But Matakaiongo didn’t see a life for them in the islands. He went to Los Angeles, following an older brother who had served in the U.S. Navy. Matakaiongo took his brother’s advice and joined the military to learn how to live in the country he wanted to call home.

“This is a good way to find a life,” Matakaiongo remembered thinking. “Start with the military. You find discipline and you build a life.”

He enlisted in 2011 and was on his way to Afghanistan with Lewis-McChord’s 3rd Brigade, 2nd Infantry Division by the end of the year.

Matakaiongo became a dad on the eve of his deployment. Back home in Sydney, Laverna gave birth to Zion in October 2011. She stayed there and waited for David’s return from Afghanistan to start their life together in the states.

They saw each other once more, in the spring of 2012, during Matakaiongo’s midtour leave. He loved spending time with Laverna, Zion and their relatives in Tonga, but he felt out of place.

Matakaiongo wondered if he was seeing his loved ones for the last time.

He had witnessed deadly explosions that wounded friends and killed civilians.

He understood the growing dangers of Afghan soldiers and police shooting their American partners. More than 50 Western service members died in such attacks in 2012, the year of Matakaiongo’s deployment.

One of the year’s first insider killings took place a month after Matakaiongo hit the ground in Zabul province. On Jan. 8, 2012, an Afghan shot and killed Pfc. Dustin Napier, an Alaska-based soldier. Napier died at the same forward base that would become the headquarters for Matakaiongo’s cavalry squadron from Lewis-McChord.

“We knew what they were capable of,” Matakaiongo said.

In September, his commander sent him to a combat outpost in Zabul called Mizan, which the Army wanted to hand over to Afghan forces.

Enemy fighters started shelling the position with mortars 10 to 12 times a night, anticipating the withdrawal of American forces. It was a small outpost, so the shells represented a serious threat to the few dozen soldiers stationed there.

Matakaiongo and five others were picked for a 48-hour assignment watching the terrain that commanders suspected insurgents used to launch their mortars. They hiked up to the observation point on a peak a couple of miles from the Mizan outpost.

Matakaiongo didn’t like the looks he was getting from the Afghan police who joined them at the lookout.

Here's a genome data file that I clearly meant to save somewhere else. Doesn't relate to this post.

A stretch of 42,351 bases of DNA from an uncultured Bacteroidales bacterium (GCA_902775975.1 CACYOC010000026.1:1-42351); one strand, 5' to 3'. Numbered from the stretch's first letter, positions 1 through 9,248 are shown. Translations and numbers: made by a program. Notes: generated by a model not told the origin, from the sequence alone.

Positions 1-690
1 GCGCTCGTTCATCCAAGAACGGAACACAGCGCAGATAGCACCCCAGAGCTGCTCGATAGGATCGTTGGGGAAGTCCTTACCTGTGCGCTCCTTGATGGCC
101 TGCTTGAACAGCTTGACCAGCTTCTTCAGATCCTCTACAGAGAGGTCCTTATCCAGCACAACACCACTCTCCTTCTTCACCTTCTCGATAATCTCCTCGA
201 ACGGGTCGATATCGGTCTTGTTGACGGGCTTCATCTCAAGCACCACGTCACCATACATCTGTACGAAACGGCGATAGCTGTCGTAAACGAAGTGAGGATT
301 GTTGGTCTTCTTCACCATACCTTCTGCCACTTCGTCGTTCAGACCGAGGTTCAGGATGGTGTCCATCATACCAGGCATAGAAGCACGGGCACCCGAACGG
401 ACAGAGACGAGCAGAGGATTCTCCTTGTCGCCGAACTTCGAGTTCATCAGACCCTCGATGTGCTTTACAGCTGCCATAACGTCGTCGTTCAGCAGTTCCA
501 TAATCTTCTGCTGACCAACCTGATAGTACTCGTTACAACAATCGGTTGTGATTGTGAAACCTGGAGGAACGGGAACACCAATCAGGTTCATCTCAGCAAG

“I’m looking at these guys and thinking, ‘You’re going to shoot me,’ ” he said.


On the night of the attack, Sgt. Amber Gilbert awoke to the sound of gunfire. Using a radio, another soldier called to Nena, who was the senior scout assigned to the observation point where the shootings took place.

No response.

At least five minutes passed before they heard a report from the lookout. “We need a medevac.”

Gilbert and four others arrived 15 minutes later to find Nena shot six times in the back, Bedoy with a mortal wound to his face, Nelson shot several times in each thigh and Townsend bleeding from his upper left chest.

Matakaiongo, at least, could talk.

“Who did this?” Gilbert asked.

“The ANP,” he replied, referring to the Afghan National Police.

Of the seriously wounded, only Matakaiongo survived.

“Kong is a lucky, strong soldier,” Gilbert said in a recent interview.

She recalled the agonizingly slow effort to save his life. The ground was too steep for a helicopter landing, and Matakaiongo had to be moved to a flatter location.

They hauled him down a craggy slope under a sky lit by the flarelike illumination rounds fired from their outpost a mile or so away. One of the rounds struck a soldier on the recovery team.

A Blackhawk helicopter dispatched to pick up Matakaiongo turned back because of bad weather.

The minutes kept ticking away. Gilbert stayed by Matakaiongo’s side.

She tied new tourniquets to his wounds. She waited.

The official Army investigation into the attack says Matakaiongo was on his way off the battlefield within an hour of the shooting. Gilbert and Matakaiongo remember three hours passing before he was placed on the helicopter that would take him to the combat hospital at Kandahar Air Field.

“If it was any longer, Kong might not be alive,” Gilbert said.


Laverna didn’t want to leave her husband’s side when she reached him at Walter Reed National Military Medical Center in Maryland a week after the shooting. She got a patient bed and slept next to him there for two months.

By then, Matakaiongo had received care in Afghanistan and Germany. The Army wouldn’t send Laverna to Germany, which soldiers told her was a good sign. It meant doctors thought he’d live.

But his condition worsened as he crossed the Atlantic. Bacterial infections settled into his wounds, drove up his temperature and kept him delirious. He could not walk because he bled whenever he tried to move. He did not want to talk.

“I was just concentrating on surviving,” he said.